Also known as the evaporator core, this component helps regulate AC temperature by cycling refrigerant through the system–essentially converting warm air to cool air with the help of the engine’s blower fan and compressor. A leak in the evaporator coil disrupts this process and eventually causes the system to fail.
How much does it cost to replace an evaporator in a car?
The Best in Auto Repair
The average cost for AC evaporator replacement is between $938 and $1,083. Labor costs are estimated between $555 and $700 while parts are priced at $383. This range does not include taxes and fees, and does not factor in your specific vehicle or unique location.
Where is the evaporator on a car air conditioner?
Another part that’s crucial if you want cold, refreshing air hitting your face is the evaporator. You’ll find this component right behind the dashboard. It’s in charge of cooling the air with the refrigerant before it is blown into the cabin of your vehicle.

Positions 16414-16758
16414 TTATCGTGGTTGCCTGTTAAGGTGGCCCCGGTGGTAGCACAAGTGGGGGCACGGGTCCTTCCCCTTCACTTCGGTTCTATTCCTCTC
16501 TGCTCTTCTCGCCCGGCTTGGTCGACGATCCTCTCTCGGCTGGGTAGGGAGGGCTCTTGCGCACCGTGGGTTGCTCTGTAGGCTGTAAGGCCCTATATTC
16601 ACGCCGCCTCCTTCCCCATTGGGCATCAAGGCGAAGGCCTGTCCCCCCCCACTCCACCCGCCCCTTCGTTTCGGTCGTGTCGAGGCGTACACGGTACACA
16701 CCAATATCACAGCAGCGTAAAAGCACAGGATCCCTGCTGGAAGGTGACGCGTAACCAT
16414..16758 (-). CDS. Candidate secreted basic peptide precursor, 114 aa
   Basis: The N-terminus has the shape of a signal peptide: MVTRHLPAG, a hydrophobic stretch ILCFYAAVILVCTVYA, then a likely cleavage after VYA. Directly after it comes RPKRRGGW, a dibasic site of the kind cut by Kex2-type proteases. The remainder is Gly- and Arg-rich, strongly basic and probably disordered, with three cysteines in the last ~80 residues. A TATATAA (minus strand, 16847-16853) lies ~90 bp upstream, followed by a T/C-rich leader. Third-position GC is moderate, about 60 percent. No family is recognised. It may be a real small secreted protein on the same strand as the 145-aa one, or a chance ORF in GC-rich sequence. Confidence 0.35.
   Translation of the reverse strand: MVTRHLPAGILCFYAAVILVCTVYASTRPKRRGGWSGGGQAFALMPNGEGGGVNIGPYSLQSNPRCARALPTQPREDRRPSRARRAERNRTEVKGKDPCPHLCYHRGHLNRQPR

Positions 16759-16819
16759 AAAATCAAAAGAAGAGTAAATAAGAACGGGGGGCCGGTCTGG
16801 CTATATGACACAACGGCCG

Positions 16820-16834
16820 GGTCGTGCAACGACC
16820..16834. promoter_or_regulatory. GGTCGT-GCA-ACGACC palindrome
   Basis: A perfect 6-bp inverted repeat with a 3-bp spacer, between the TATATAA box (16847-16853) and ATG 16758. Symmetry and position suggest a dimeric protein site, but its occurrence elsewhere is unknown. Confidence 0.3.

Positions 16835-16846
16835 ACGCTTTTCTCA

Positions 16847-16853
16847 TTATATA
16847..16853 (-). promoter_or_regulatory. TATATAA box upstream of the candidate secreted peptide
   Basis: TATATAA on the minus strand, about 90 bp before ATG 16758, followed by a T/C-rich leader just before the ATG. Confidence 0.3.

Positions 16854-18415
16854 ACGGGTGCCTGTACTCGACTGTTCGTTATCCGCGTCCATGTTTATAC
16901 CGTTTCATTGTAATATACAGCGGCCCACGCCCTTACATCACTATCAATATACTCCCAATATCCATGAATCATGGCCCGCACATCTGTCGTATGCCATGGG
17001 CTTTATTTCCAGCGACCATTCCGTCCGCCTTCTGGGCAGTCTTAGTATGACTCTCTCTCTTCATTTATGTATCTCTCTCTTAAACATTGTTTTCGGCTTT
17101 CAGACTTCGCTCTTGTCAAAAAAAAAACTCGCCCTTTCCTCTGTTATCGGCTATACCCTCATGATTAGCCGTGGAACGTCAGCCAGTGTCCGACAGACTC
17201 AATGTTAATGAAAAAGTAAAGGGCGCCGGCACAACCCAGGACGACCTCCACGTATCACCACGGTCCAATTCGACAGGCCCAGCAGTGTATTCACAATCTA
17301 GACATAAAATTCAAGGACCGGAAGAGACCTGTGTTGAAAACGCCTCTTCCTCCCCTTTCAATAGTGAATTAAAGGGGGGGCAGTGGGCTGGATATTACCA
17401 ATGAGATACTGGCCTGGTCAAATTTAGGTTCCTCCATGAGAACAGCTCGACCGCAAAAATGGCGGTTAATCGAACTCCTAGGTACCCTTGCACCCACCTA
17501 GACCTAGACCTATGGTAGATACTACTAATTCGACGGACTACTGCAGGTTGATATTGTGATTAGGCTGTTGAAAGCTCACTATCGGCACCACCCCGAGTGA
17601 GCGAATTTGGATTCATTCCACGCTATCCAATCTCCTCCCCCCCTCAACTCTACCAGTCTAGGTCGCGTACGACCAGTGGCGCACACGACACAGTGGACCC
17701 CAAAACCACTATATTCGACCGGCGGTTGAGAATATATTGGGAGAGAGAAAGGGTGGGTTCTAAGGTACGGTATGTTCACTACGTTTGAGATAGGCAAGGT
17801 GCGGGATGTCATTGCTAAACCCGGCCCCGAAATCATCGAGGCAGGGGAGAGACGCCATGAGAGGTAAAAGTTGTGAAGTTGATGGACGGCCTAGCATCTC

Can you clean a car AC evaporator?
To clean your car evaporator coil, you should mix a mild detergent with warm water in a spray bottle and spray the solution onto your evaporator coils, however, make sure not to use a detergent that is too acidic.
How much does an evaporator coil cost to replace?
Residential AC Evaporator Coil Replacement Cost
Replacing a home air conditioner’s evaporator coil costs $1,000 on average with a typical range of $600 to $2,000. About 40% of the bill comes from labor, or $400 to $1,000. Warranties range from five to 12 years and cover the price of materials.
Can a car evaporator be repaired?
A leaking AC evaporator is generally replaced rather than repaired. It’s a job for professionals unless you know what you’re doing and have the tools to do it. Get a quote from a garage; the part is relatively inexpensive but the labor can be high. , I have fixed thousands of cars.
How do you know if your evaporator coil is leaking?
If the airflow feels weak or doesn’t turn on right away, you might have a refrigerant leak. Other signs include warm air coming through the vents, hissing noises from the outdoor A/C unit, frozen evaporator coils on the outdoor unit, and unpleasant odors when you turn on the heating or cooling system.